Relax folks, the latest Flash vulnerability has been fixed, according to a security bulletin from Adobe. Yesterday we learned that Flash on Windows, Macs and Linux all had a critical vulnerability that “could cause a crash and potentially allow an attacker to take control of the affected system.” Yup, that’s pretty much as bad as things get when it comes to security issues. Thankfully Adobe rushed to fix the issue — previously we thought it might take until next week for a fix. So if you’re still relying on Flash for some reason, be sure you get the latest update ASAP.
I am not what you would call a “hardcore gamer.” I don’t enjoy shooters; I don’t have the time for RPGs; and my last dance with open-world gameplay was a 45-minute joyride through the faux-LA of Grand Theft Auto V. But, oh, do I love me some Yoshi’s Woolly World. The upcoming, cutesy Wii U title, due out this fall, has a shared DNA. It’s a hodgepodge of past Yoshi’s Island games and the Wii title Kirby’s Epic Yarn. That last bit of pedigree makes complete sense when you consider that the game’s being developed by Good-Feel, the very same studio behind the aforementioned Kirby title.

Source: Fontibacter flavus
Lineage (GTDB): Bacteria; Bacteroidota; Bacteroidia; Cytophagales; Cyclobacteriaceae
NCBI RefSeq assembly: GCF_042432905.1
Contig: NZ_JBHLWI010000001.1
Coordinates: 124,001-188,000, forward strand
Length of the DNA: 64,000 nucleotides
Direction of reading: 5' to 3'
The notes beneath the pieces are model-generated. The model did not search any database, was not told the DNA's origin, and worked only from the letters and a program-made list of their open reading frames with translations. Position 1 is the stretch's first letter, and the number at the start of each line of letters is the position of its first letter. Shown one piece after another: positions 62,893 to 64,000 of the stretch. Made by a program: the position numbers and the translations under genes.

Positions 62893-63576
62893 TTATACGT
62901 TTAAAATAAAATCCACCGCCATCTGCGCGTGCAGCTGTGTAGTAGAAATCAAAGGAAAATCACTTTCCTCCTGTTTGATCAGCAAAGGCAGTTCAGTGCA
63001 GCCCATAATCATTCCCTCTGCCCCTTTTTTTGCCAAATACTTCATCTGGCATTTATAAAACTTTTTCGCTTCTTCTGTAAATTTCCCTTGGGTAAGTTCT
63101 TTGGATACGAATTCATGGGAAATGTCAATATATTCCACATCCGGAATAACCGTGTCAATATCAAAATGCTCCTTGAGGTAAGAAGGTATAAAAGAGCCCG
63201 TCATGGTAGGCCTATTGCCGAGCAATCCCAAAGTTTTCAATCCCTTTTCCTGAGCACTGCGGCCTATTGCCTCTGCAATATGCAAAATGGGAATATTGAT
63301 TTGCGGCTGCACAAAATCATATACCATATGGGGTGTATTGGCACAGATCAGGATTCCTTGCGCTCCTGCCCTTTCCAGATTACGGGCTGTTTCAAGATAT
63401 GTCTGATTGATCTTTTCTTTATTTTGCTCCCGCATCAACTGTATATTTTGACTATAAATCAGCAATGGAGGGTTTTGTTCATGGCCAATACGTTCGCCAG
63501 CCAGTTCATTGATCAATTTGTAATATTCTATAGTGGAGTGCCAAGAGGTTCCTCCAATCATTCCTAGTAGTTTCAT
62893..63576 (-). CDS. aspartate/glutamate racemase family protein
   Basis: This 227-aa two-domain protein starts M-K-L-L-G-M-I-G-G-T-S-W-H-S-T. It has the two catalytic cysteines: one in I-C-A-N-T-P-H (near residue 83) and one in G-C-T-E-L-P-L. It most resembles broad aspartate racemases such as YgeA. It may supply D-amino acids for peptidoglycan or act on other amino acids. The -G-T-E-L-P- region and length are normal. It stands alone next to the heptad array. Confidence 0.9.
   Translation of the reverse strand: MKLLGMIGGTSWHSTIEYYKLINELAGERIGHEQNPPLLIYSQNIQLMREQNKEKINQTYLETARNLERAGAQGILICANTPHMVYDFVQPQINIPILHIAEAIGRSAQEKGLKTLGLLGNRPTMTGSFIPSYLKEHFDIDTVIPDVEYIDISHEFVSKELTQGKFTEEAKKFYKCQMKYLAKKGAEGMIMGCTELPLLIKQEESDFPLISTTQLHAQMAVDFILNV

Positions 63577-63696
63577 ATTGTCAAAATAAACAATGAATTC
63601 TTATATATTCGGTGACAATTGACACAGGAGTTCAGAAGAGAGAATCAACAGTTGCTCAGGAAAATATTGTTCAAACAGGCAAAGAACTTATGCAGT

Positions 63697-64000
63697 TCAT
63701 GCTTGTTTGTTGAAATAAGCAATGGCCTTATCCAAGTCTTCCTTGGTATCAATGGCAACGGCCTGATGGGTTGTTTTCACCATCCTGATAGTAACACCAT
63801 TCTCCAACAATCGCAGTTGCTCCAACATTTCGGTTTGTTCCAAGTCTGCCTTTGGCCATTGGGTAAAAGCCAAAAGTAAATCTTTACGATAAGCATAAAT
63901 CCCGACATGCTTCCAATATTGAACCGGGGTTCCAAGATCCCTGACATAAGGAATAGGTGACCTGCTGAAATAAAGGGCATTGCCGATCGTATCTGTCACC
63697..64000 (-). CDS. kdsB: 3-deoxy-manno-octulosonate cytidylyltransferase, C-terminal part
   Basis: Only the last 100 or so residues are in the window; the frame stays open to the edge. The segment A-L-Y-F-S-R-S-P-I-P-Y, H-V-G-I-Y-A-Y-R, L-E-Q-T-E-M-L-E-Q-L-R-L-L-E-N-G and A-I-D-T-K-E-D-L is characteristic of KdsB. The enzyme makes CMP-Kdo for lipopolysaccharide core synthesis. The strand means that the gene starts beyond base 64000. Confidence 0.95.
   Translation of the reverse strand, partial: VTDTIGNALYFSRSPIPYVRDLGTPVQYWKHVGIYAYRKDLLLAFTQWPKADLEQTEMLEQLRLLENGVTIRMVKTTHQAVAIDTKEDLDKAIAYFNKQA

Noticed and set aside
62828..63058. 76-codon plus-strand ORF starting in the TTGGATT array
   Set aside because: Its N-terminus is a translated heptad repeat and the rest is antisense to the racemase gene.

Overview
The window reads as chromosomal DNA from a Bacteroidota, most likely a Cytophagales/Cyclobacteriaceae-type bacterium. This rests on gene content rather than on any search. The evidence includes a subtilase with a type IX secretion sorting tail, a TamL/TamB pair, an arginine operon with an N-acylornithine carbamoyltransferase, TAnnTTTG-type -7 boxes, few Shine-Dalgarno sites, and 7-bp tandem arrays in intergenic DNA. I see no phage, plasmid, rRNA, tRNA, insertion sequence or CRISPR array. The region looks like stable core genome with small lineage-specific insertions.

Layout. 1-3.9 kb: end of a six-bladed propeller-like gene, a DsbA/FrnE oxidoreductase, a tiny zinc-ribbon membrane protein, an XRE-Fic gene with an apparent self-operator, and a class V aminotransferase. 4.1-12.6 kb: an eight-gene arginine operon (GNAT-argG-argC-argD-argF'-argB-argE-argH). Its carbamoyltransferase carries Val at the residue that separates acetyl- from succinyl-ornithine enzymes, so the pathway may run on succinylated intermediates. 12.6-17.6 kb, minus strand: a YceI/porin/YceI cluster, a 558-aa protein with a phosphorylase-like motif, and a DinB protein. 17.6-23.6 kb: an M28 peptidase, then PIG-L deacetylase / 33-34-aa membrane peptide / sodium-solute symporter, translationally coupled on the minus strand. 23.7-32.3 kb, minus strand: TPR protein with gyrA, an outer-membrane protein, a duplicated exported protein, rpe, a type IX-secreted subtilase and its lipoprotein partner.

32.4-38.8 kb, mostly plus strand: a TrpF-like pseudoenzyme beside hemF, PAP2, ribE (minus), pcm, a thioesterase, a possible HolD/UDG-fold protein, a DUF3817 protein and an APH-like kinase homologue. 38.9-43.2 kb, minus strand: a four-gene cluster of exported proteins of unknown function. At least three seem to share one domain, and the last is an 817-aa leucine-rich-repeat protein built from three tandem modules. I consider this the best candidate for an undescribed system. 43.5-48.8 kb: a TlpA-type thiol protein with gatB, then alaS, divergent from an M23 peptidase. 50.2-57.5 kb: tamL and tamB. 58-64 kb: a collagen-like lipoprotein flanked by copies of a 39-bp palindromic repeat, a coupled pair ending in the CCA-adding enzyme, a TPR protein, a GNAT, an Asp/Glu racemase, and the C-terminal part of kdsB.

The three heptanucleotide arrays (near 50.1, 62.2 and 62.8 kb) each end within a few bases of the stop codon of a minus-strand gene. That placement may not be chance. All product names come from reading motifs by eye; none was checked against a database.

For those not well-acquainted with the series, Yoshi’s Woolly World replaces the eggs that’ve long trailed Yoshi for balls of yarn. With the help of a wandering cursor, triggered by depressing the ZR button, players can set the angle of attack with “Y” and let loose a yarn ball attack. This results in delightful animations, like a thread encircling and sealing shut the mouth of a piranha plant. Of course, players can always default to either jumping atop enemies or using Yoshi’s tried-and-true elastic tongue to suck them in and “transform” them (through digestion) into additional yarn balls.
It bears repeating that the game, unlike Star Fox Zero, is gorgeous. Nintendo’s Wii U may not be on par with the silicon juggernauts that are the PlayStation 4 and Xbox One, but the art style of Yoshi’s Woolly World more than makes up for it. The environments, characters and enemies all have a storybook quality and truly look as if they were spun from yarn, replete with telltale frayed threads.